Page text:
Design Con 2015
Breaking News
Comments
Newest First | Oldest First | Threaded View
DuologHarry
User Rank
Rookie
Standards for IP Integration
DuologHarry   7/23/2013 12:19:29 PM
There are some standards that are designed to make IP Integration esier, such as IP-XACT (IEEE-1685). It's hardly perfect (in fact is it undergoing some significant enhancements), but IP-XACT does enable the capture of all the register information, modes, interfaces, etc. to enable IP to be "packaged" for integration. Tool such as those from Duolog (full disclosure - I work there) can use IP-XACT data to integrate the IP automatically, e.g. construct the full chip memory map or stitch together subsystems and systems.

Some of the larger IP companies have embraced IP-XACT, but the smaller ones seem to lag behind. I think it's mostly a manpower issue for them, but it could be solved quite easily with some automated tools.

patrick.mannion
User Rank
Staff
Re: The Wrong Question?
patrick.mannion   7/1/2013 9:11:38 AM
NO RATINGS
It's a great question at the right time, Brian. So much more could be accomplished if progress was made here. I like what Synopsys is doing, but it's a point solution. Still, with so much innovation happening at the IP level and so many divergent needs. i have a hard time seeing any real standards evolving any time soon.

DrFPGA
User Rank
Blogger
The Wrong Question?
DrFPGA   6/29/2013 6:37:42 PM
NO RATINGS
Perhaps we are asking the wrong question.

Do you really want to test and verify the IP you add to your system? Is there a way to define/partition IP in such a way that it is 'correct by construction' when added to a system?

Maybe we can create IP using a standard interface, a standard protocol and 'higher level' operations that dramatically simplify the 'integration' process. Perhaps simplify it so much we don't really need to worry about 'integration' any more? Then we have a real solution...

Is this a possibility? Any work going on along these lines anywhere out there anywhere?

RichQ
User Rank
Staff
Test is important
RichQ   6/29/2013 3:15:29 PM
NO RATINGS
When you integrate IP into an SOC, one of the things you will need is test vectors for ensuring that the block you added is performing as expected. Happily, there is a standard now out that might help. It's the new JTAG IEEE 1149.1-2013. This is an extension of the boundary scan architecture defined for board test long ago, intended to simplify internal IC test. As I understand it, it allows IP developers to define JTAG testing for the boundary of their block, and have the test vectors they develop able to be dropped unchanged into a larger test program. This should simplify creating the necessary test patterns for SOCs.

Here's a tutorial you can download (it's at a commercial site) that helps explain the latest version of JTAG.



Top Comments of the Week
Flash Poll
Like Us on Facebook

Datasheets.com Parts Search

185 million searchable parts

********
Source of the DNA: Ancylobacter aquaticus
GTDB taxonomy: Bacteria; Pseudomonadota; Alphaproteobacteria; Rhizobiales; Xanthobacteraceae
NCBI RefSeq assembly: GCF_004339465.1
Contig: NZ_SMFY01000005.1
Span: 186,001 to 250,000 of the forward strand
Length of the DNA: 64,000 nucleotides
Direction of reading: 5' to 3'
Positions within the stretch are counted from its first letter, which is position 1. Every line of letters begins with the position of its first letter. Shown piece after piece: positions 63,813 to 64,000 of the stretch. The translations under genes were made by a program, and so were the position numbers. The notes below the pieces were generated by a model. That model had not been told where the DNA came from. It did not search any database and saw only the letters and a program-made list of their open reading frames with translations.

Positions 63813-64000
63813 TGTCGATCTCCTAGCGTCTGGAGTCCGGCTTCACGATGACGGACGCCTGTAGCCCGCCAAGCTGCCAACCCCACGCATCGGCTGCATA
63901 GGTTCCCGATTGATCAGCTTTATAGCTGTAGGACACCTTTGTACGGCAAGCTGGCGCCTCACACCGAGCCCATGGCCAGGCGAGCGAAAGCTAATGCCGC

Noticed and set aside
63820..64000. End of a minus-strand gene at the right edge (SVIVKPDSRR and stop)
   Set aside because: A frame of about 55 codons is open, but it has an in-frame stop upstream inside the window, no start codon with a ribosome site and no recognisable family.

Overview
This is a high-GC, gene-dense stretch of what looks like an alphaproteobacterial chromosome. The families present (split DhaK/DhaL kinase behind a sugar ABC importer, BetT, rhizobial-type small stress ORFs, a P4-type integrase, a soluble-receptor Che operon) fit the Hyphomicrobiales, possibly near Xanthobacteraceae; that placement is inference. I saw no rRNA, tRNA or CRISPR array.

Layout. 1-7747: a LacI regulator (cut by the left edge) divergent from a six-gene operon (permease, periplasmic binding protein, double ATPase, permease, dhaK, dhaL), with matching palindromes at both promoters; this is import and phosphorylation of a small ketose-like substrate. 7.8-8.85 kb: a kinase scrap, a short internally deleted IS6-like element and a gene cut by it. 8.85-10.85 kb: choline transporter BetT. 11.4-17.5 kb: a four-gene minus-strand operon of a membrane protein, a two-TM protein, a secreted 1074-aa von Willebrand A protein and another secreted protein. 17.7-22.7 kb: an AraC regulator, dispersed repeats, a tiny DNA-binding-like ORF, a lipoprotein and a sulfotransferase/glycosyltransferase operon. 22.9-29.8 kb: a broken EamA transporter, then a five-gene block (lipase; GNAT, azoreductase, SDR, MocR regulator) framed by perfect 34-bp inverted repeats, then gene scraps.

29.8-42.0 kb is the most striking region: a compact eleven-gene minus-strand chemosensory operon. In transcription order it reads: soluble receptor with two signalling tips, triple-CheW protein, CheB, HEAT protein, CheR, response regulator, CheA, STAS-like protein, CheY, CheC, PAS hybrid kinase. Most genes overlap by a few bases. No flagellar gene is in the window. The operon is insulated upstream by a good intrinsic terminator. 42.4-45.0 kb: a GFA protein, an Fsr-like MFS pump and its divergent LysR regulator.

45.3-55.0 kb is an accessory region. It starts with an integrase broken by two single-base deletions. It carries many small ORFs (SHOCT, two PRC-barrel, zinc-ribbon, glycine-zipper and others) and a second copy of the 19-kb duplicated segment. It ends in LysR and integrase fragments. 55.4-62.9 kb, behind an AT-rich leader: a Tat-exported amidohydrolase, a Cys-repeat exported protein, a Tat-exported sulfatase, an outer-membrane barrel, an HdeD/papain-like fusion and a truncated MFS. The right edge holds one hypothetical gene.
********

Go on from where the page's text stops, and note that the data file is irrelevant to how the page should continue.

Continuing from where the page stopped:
(please enter a part number or hit search to begin)
EE Life
Frankenstein's Fix, Teardowns, Sideshows, Design Contests, Reader Content & More
<b><a href=Betajet">

The Circle – The Future's Imperfect in the Present Tense
Betajet
1 Comment
The Circle, a satirical, dystopian novel published in 2013 by San Francisco-based writer Dave Eggers, is about a large, very powerful technology company that combines aspects of Google, ...

Max Maxfield

Recommended Reads From the Engineer's Bookshelf
Max Maxfield
2 comments
I'm not sure if I read more than most folks or not, but I do I know that I spend quite a lot of time reading. I hate to be idle, so I always have a book or two somewhere about my person -- ...

Martin Rowe

No 2014 Punkin Chunkin, What Will You Do?
Martin Rowe
2 comments
American Thanksgiving is next week, and while some people watch (American) football all day, the real competition on TV has become Punkin Chunkin. But there will be no Punkin Chunkin on TV ...

Rich Quinnell

Making the Grade in Industrial Design
Rich Quinnell
16 comments
As every developer knows, there are the paper specifications for a product design, and then there are the real requirements. The paper specs are dry, bland, and rigidly numeric, making ...

Special Video Section
The LT8640 is a 42V, 5A synchronous step-down regulator ...
The LTC2000 high-speed DAC has low noise and excellent ...
How do you protect the load and ensure output continues to ...
General-purpose DACs have applications in instrumentation, ...
Linear Technology demonstrates its latest measurement ...
10:29
Demos from Maxim Integrated at Electronica 2014 show ...
Bosch CEO Stefan Finkbeiner shows off latest combo and ...
STMicroelectronics demoed this simple gesture control ...
Keysight shows you what signals lurk in real-time at 510MHz ...
TE Connectivity's clear-plastic, full-size model car shows ...
Why culture makes Linear Tech a winner.
Recently formed Architects of Modern Power consortium ...
Specially modified Corvette C7 Stingray responds to ex Indy ...
Avago’s ACPL-K30T is the first solid-state driver qualified ...
NXP launches its line of multi-gate, multifunction, ...
Doug Bailey, VP of marketing at Power Integrations, gives a ...
See how to ease software bring-up with DesignWare IP ...
DesignWare IP Prototyping Kits enable fast software ...
This video explores the LT3086, a new member of our LDO+ ...
In today’s modern electronic systems, the need for power ...